Istanbul: World-famous Turkish pianist and composer Fazil Say landed himself in trouble after he allegedly tweeted controversial remarks that apparently insulted Islam.
According to report, 42-year-old Fazil appeared in court on Thursday to defend himself against charges of offending Muslims and insulting Islam in comments he made on Twitter.
Fazil had tweeted: "Why such haste? Have you got a mistress waiting or a raki on the table?" Raki is a traditional alcoholic drink made with aniseed. Islam forbids alcohol and many Islamists consider the remarks unacceptable.
Fazil has rejected the charges and demanded his acquittal, according to the state-run Anadolu Agency.
Fazil is on trial for sending tweets that included one in April that joked about a call to prayer that lasted only 22 seconds. The trial was adjourned until February 18 and the musician was granted the right not to appear at subsequent court hearings due to his concert schedules.
In June, Prosecutors charged Fazil with inciting hatred and public enmity, and with insulting "religious values." He faces a maximum 18 months prison term, although any sentence is likely to be suspended.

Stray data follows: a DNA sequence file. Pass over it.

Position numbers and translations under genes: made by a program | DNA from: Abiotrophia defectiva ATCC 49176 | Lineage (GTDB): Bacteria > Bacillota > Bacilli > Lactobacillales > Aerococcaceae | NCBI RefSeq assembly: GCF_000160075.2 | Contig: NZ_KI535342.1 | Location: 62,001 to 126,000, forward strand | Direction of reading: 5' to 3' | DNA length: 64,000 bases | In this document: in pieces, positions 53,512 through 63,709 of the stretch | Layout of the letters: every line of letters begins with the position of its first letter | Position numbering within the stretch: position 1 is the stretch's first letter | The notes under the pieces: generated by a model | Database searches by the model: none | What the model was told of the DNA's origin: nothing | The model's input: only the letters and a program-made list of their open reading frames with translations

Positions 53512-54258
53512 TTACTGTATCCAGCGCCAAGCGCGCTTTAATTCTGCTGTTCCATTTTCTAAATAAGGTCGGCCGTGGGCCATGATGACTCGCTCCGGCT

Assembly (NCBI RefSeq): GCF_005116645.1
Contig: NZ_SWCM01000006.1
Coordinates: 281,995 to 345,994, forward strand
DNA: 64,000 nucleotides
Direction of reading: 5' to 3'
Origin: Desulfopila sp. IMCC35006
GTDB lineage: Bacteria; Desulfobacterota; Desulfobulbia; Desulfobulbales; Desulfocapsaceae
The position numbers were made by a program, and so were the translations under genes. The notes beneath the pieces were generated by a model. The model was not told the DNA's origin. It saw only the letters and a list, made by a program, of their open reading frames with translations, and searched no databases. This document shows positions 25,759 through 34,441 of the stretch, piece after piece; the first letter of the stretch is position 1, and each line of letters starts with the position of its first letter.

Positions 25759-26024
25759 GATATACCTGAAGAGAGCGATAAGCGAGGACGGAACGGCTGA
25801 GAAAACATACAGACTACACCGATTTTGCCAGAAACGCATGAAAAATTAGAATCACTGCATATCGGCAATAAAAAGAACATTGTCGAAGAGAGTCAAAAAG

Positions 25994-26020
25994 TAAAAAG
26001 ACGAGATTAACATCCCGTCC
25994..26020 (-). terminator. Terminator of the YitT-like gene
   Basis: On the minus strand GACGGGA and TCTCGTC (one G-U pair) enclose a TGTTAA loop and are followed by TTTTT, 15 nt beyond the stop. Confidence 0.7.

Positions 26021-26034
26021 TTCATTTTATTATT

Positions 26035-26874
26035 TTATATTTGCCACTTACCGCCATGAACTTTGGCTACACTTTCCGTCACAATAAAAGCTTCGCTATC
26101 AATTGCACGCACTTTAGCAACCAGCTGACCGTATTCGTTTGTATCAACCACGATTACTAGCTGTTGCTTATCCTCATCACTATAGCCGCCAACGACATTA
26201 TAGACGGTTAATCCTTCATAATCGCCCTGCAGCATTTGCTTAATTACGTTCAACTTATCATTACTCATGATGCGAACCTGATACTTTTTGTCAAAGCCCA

Fazil, who has played with the New York Philharmonic, the Berlin Symphony Orchestra and others, has also served as a cultural ambassador for the European Union.
Hundreds of his fans, supporters and human rights activists went to the courthouse in Istanbul in a show of solidarity, holding up signs that read: "Fazil Say is not alone" and "Free Art, Free World."
On Thursday, Egemen Bagis, the minister in charge of relations with the EU, suggested the case against Say should be dismissed saying the court should regard Say`s tweets as being within "his right to babble." However, he criticized the pianist for "insulting people`s faith and values."
Say has since closed his Twitter account and has said he plans to leave Turkey for Japan. His lawyer said Say has received some death threats.
The musician, known for his eccentricities on stage, has pressed ahead with concerts and recitals in Turkey despite his legal woes.
Turkey has a history of prosecuting its artists and writers, and the European Union has long encouraged the nation to improve freedom of speech if it wants to become a member of the bloc one day.
(With Agency inputs)